Searching over 5,500,000 cases.


searching
Buy This Entire Record For $7.95

Download the entire decision to receive the complete text, official citation,
docket number, dissents and concurrences, and footnotes for this case.

Learn more about what you receive with purchase of this case.

Jackson v. State

Alabama Court of Criminal Appeals

September 20, 2019

Jamal O'Neal Jackson
v.
State of Alabama

          Appeal from Mobile Circuit Court (CC-15-5909)

          KELLUM, Judge.

         The appellant, Jamal O'Neal Jackson, was convicted of murdering Satori Richardson during the course of an arson. See § 13A-5-40(a)(9), Ala. Code 1975. The jury unanimously found beyond a reasonable doubt the existence of one aggravating circumstance -- that Jackson had previously been convicted of a felony involving the use or threat of violence, see § 13A-5-49(2), Ala. Code 1975 -- and, by a vote of 10 to 2, recommended that Jackson be sentenced to death for his capital-murder conviction. The trial court followed the jury's recommendation and sentenced Jackson to death.[1] This appeal followed.

         The evidence adduced at trial indicated the following. On the morning of July 3, 2014, Jackson and Richardson, who were dating, went to the home of Jackson's cousin, Jans'sica, to visit. Jans'sica said that Jackson drank vodka during the visit. Jackson then spent the afternoon visiting his grandfather, where Jackson continued drinking alcohol. Jackson's grandfather did not know how much alcohol Jackson drank during that time. Later that night, at approximately 11:00 p.m., Jackson and Richardson returned to Jans'sica's house with Richardson's four-year-old daughter, Tiauna, where they stayed until 2:00 or 3:00 a.m. the morning of July 4, 2014. While at Jans'sica's house, Jackson, Richardson, Jans'sica, and Jans'sica's boyfriend drank almost three bottles of vodka. Jackson, Richardson, and Tiauna then went back to Richardson's apartment on Navco Road in Mobile. Testimony indicated that at 3:50 a.m., the emergency 911 center in Mobile received a telephone call from Richardson's cellular telephone. A recording of that call was played for the jury. During the call, a woman can be heard screaming.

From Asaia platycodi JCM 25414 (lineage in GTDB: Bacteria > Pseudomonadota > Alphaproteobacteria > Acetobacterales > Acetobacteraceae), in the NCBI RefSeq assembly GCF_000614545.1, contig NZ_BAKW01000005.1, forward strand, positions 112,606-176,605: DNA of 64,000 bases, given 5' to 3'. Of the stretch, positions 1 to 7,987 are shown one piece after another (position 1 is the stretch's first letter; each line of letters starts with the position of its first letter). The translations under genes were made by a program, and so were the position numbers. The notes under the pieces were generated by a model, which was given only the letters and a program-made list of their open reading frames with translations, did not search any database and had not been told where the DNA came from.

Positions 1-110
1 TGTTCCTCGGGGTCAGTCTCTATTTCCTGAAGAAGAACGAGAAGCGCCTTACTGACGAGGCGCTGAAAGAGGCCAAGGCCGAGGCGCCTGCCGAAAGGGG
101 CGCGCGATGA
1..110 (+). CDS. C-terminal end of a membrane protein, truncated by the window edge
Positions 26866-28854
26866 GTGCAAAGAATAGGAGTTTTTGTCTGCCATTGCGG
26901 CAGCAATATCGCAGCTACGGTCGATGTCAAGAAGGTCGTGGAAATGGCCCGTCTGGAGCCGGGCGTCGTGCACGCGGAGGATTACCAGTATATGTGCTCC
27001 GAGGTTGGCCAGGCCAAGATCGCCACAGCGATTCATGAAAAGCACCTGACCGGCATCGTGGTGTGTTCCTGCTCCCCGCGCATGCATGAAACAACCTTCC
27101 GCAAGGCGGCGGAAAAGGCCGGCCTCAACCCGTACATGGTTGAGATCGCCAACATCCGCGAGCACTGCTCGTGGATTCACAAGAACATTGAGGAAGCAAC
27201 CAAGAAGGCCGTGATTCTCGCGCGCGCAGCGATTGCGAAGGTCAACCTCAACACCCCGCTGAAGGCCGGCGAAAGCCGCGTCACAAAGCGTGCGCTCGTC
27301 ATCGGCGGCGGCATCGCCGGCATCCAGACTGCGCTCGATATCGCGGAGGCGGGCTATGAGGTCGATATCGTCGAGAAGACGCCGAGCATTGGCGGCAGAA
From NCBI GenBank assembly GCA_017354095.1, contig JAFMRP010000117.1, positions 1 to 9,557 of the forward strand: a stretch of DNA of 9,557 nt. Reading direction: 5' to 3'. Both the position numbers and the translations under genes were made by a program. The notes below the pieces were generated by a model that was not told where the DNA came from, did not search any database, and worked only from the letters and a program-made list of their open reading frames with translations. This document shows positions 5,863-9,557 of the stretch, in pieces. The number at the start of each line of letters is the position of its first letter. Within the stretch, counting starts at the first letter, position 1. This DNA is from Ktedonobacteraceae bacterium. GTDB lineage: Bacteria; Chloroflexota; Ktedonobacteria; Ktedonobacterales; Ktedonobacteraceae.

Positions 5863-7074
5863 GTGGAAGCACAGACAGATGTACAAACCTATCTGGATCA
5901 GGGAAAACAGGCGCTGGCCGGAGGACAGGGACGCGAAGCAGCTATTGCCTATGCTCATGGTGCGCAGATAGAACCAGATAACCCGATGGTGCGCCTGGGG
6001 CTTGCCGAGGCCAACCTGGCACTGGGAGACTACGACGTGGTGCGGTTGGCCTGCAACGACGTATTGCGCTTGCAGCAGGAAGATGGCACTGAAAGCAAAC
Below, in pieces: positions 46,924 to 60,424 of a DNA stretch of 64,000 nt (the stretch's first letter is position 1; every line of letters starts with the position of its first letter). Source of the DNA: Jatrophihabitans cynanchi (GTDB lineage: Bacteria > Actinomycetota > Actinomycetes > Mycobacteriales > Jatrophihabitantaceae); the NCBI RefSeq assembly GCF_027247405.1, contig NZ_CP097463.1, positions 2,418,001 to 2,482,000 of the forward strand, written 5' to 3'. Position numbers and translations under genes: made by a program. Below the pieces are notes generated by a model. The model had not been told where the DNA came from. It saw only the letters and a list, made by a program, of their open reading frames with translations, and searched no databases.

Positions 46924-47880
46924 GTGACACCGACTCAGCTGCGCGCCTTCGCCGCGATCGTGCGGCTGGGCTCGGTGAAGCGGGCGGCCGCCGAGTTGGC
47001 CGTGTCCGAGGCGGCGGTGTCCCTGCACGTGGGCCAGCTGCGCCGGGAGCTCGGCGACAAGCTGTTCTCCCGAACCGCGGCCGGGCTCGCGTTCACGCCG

Dorneshia Bendolph, Richardson's cousin who lived in the same apartment complex as Richardson, testified that around 4:30 a.m. the morning of July 4, 2014, Tiauna knocked on her front door and said that "[h]er momma was dead in the tub and her dad just killed her momma." (R. 1766.) Bendolph further testified:

"[Prosecutor]: What did you do when [Tiauna] told you that?
"[Bendolph]: And I asked her again, I said her dad because I know that wasn't -– her dad was in prison, and that's when she told me Jamal. And I grabbed my phone, I went outside and I seen next-door neighbor standing outside, then I noticed the car was gone. So the next-door neighbor told me that she seen Jamal sitting in the car and [Tiauna] come from around the car, then he pulled off. So I went in the house. There was one light on above the stove and you could see smoke, but I didn't think it was that heavy, so I was calling [Richardson's] name and I didn't get no response.
"[Prosecutor]: Okay. Let's talk about the stove real quick. What was the condition of the stove?
"[Bendolph]: All the eyes [of the stove] were on, the oven was on and there was a T-shirt in the oven and it had blood splatter across the top of the stove, like where the knobs were.
"[Prosecutor]: Did you do anything to the stove when you saw that the eyes were on?